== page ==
function of altitude. The results in Figure 4 provide very useful
guidelines for power minimization which is one of the main
concerns in designing DSC networks. Figure 4 shows that as
the radius of target area increases, both the optimal altitude and
the minimum transmit power required to cover the area increase.

Transmit power level (dBm)

Dopt = arg max{AC (D)}.

N (200 KHz bandwith)

length of area (a)


Rc=1500 m


Rc=1000 m

Rc=500 m





Altitude (m)



Fig. 4: Minimum required transmit power

In Figure 5, we show the impact of interference on the
coverage performance when two DSC are located at an altitude
of 300 m and a separation distance of 1100 m. The target area is
a rectangle with a = 2000 m, b = 700 m. The overall coverage
area includes two parts inside and outside of the target area.
Note that the effective coverage area is the part of coverage
region inside the target area. Figure 5 also shows the impact
of interference between DSCs that creates holes between the
coverage regions provided by the two DSCs. To maximize the
effective coverage area, the distance between two DSCs should
be properly adjusted such that the interference between DSCs
is not high while the coverage region outside the target area is
Figure 6 shows the ratio of effective coverage area to the
target area that can be achieved using two DSCs for different
values of D. In the presence of interference for high values
of D, although the DSCs septation is sufficient to mitigate the
impact of interference, they mainly provide coverage for outside
of the target area which is not desirable. On the other hand, if the
DSCs are very close together, interference between them will
significantly reduce the overall coverage performance. As shown
in Figure 6, an optimal separation distance between the two
DSCs resulting in a maximum coverage in both interference and
non-interference cases exists and is about 1100 m and 900 m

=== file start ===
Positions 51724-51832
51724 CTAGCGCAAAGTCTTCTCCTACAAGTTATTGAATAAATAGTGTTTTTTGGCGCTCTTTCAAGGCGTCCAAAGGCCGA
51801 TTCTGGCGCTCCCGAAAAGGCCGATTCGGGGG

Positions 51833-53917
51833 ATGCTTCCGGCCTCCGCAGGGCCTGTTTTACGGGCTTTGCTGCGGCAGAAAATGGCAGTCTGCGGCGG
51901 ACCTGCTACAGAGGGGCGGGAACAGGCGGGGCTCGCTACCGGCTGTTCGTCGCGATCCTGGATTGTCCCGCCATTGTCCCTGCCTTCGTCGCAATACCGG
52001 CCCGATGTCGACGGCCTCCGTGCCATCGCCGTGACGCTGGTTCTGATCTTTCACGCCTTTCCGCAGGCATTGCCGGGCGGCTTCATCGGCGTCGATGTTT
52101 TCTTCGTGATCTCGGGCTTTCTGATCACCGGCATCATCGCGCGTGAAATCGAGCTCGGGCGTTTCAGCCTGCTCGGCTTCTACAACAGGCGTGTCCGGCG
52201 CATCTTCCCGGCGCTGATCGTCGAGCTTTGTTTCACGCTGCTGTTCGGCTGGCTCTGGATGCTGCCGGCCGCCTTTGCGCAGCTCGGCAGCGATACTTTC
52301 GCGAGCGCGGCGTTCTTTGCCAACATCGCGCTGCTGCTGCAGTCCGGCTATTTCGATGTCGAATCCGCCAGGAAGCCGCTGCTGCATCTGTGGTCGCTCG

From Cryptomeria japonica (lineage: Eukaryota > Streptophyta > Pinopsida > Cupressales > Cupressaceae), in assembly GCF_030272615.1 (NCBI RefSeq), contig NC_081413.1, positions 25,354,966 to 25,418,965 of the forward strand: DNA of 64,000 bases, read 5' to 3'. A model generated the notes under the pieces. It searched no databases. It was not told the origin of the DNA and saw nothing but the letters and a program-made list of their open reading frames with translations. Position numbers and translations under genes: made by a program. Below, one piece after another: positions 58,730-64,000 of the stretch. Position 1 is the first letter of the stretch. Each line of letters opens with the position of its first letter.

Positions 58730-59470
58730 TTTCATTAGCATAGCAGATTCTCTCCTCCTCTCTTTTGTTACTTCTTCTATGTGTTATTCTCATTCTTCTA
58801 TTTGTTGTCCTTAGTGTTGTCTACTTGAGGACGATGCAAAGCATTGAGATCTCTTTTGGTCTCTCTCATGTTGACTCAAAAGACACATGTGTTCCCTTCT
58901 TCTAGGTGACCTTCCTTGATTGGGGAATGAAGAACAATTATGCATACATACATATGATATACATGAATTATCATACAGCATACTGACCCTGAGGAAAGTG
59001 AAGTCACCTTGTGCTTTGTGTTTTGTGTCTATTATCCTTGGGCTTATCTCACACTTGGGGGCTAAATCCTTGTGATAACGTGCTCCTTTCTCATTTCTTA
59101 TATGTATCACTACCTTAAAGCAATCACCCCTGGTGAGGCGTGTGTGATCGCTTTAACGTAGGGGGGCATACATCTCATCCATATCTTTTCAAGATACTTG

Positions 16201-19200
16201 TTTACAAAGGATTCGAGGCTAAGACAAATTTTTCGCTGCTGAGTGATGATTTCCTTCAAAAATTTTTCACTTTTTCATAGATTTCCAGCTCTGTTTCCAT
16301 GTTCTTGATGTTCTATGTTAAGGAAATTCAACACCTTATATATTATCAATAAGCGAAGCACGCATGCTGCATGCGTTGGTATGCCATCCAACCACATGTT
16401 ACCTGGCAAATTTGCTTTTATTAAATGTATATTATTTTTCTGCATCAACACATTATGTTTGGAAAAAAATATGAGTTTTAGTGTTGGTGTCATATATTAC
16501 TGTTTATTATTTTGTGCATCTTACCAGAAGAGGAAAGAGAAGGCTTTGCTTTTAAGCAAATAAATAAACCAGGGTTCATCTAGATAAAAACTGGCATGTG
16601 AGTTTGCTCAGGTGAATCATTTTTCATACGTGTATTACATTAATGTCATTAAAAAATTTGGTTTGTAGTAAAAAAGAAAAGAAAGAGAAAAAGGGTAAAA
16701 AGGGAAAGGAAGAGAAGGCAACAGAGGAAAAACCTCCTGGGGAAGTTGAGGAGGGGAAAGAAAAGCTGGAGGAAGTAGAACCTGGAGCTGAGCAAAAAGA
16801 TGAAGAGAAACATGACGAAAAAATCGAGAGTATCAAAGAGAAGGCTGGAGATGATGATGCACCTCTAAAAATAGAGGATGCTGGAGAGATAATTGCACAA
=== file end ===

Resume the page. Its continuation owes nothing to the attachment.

respectively. In the non-interference situation, as expected, the

Optimal DSCs distance (m)







Fig. 5: Coverage performance of two DSCs in the presence

of interference.


Overall coverage ratio






2000 2200 2400 2600

Length of the target area (m)



Fig. 7: Optimal DSCs distance versus length of target area.

DSCs separation distance which provides maximum coverage
for a given target area. The results presented in the paper provide
a stepping stone addressing the more general cases with higher
number of DSCs.






UAVs distance (m)

Fig. 6: Overall coverage ratio versus DSCs separation

overall coverage is higher and the optimal separation distance is
lower compared to that of in the interference case. The reason
is that when there is no interference, we can reduce the DSCs
separation distance without loosing the coverage performance
that can occur in the presence of interference.
In Figure 7, we show the optimal DSCs separation distance
as a function of length of the target area. According to Figure
7, the optimal distance between DSCs almost linearly increases
according to the size of the area. For example, when the length
of the target area changes from 1800 m to 2400 m, the optimal
distance between DSCs increases from 1000 m to 1350 m. In
fact, to avoid interference between DSCs we should deploy them
as separate as possible but still inside the target area. This can
be interpreted as scaling the distance between DSCs along with
the target area.
In this paper, we have studied the coverage performance of
DSCs acting as base stations in low altitude platform. First, the
impact of a DSC altitude on the downlink ground coverage has
been evaluated and the optimal values for altitude which lead
to maximum coverage and minimum required transmit power
have been determined. Next, considering an interference free
situation and given a target area to be covered, the optimal
deployment for two DSCs in terms of altitude and distance
between them has been presented. In the presence of full
interference between the two DSCs, the coverage area has been
formulated. The results have shown the existence of an optimal